3. High error levels: Surveys with low response rates fall victim to a higher margin of error. This critically undermines the accuracy of the surveys’ findings. An unfathomably high rate of 100% bears the industry brunt of a 5% margin of error. As such, this error is far higher among lower response rates, especially those that barely hit the one-third mark.
  4. Nonresponse bias: Low response rates often signify nonresponse bias, which takes precedence when one or more demographics in your study don’t complete a survey. This bias creeps up in a number of settings: it can be due to a lack of interest in the survey topic, your email being labeled a scam, or if you send the survey at an inappropriate time (think religious holidays)
  5. Repackaging of surveys: Oftentimes, to remedy low response rates, researchers have to return to already launched surveys and reiterate the survey campaign. While this can generate more results, including surveys with higher response rates, it takes more time and effort, which instead could have been spent on other survey campaigns or on the analysis portion of a survey study.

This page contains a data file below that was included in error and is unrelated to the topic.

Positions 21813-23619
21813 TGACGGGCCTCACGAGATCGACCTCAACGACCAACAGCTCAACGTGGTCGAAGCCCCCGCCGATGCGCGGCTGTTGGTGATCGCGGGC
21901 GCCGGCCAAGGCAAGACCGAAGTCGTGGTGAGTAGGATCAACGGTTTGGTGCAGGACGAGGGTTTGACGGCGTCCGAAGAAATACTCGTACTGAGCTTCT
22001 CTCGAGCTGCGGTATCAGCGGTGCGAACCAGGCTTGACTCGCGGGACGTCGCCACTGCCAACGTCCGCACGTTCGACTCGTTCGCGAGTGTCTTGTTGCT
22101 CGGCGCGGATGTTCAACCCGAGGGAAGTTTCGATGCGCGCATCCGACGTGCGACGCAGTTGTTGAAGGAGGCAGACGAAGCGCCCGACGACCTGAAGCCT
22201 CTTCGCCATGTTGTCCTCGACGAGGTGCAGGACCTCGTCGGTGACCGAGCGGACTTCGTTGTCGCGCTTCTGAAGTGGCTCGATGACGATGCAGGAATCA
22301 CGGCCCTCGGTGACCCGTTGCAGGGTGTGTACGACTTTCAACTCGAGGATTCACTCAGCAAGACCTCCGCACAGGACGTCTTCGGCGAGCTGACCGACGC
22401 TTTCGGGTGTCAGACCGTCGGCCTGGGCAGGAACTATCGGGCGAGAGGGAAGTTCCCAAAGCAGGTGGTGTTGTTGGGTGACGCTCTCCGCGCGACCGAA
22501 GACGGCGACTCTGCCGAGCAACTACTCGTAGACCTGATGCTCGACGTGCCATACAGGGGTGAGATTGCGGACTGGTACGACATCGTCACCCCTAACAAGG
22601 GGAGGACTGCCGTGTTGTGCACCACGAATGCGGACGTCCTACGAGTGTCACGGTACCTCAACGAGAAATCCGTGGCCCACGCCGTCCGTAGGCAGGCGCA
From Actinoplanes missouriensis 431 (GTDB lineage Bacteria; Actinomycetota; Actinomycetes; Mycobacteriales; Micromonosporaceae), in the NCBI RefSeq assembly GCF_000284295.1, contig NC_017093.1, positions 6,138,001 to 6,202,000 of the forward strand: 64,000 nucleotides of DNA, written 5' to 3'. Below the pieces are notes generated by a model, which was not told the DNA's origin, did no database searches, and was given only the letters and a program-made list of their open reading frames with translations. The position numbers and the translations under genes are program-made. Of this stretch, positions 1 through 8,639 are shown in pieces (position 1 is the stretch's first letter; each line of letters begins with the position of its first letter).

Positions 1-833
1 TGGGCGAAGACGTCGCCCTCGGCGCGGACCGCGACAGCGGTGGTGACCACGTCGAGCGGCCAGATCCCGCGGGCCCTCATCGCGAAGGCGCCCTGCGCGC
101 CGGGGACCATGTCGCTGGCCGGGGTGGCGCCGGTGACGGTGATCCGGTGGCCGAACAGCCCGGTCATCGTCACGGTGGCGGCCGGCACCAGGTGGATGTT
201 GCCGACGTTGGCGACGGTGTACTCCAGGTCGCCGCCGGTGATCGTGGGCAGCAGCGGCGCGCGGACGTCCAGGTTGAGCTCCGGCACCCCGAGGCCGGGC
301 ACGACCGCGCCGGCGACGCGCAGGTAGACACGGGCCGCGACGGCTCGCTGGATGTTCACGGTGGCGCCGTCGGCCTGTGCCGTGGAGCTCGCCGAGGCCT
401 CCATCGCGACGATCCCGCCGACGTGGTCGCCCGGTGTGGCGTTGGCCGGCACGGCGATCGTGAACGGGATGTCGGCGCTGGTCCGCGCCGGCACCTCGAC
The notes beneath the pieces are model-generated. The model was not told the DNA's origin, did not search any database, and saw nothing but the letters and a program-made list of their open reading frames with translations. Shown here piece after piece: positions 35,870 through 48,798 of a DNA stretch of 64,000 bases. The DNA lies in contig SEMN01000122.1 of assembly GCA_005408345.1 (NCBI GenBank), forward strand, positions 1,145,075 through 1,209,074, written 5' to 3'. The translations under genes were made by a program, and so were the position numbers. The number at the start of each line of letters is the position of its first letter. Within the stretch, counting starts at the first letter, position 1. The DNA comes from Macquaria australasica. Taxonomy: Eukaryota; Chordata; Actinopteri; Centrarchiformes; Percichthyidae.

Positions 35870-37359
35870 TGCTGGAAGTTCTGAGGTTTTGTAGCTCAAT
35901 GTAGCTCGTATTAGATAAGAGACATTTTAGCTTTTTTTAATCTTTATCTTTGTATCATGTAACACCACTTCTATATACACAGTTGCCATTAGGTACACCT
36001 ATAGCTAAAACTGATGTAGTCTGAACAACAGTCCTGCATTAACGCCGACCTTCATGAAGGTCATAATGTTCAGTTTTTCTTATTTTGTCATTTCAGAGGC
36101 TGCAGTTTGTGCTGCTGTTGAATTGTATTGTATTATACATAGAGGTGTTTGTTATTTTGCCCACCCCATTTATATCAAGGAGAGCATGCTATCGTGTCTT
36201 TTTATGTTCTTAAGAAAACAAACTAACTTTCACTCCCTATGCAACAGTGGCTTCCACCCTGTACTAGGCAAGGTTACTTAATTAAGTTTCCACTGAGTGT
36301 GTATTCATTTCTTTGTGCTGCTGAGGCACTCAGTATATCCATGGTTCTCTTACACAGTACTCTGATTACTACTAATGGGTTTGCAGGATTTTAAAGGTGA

How to Increase Survey Response Rates

Now that we’ve covered the various crucial aspects of survey response rates, it is time to adopt certain best practices to preempt low survey response rates or increase low rates if you already have them. Here are a few methods to increase response rates so that you collect as much data as necessary. 

  1. Shorten your surveys: No one wants to spend a significant portion of their precious time filling out surveys. As such, keep surveys, short, sweet and to the point. As such, create surveys that take no longer than 5 minutes to complete. A good rule of thumb is to keep questions at 12 and under. If, however, your survey research requires more questions, consider breaking up one survey into several.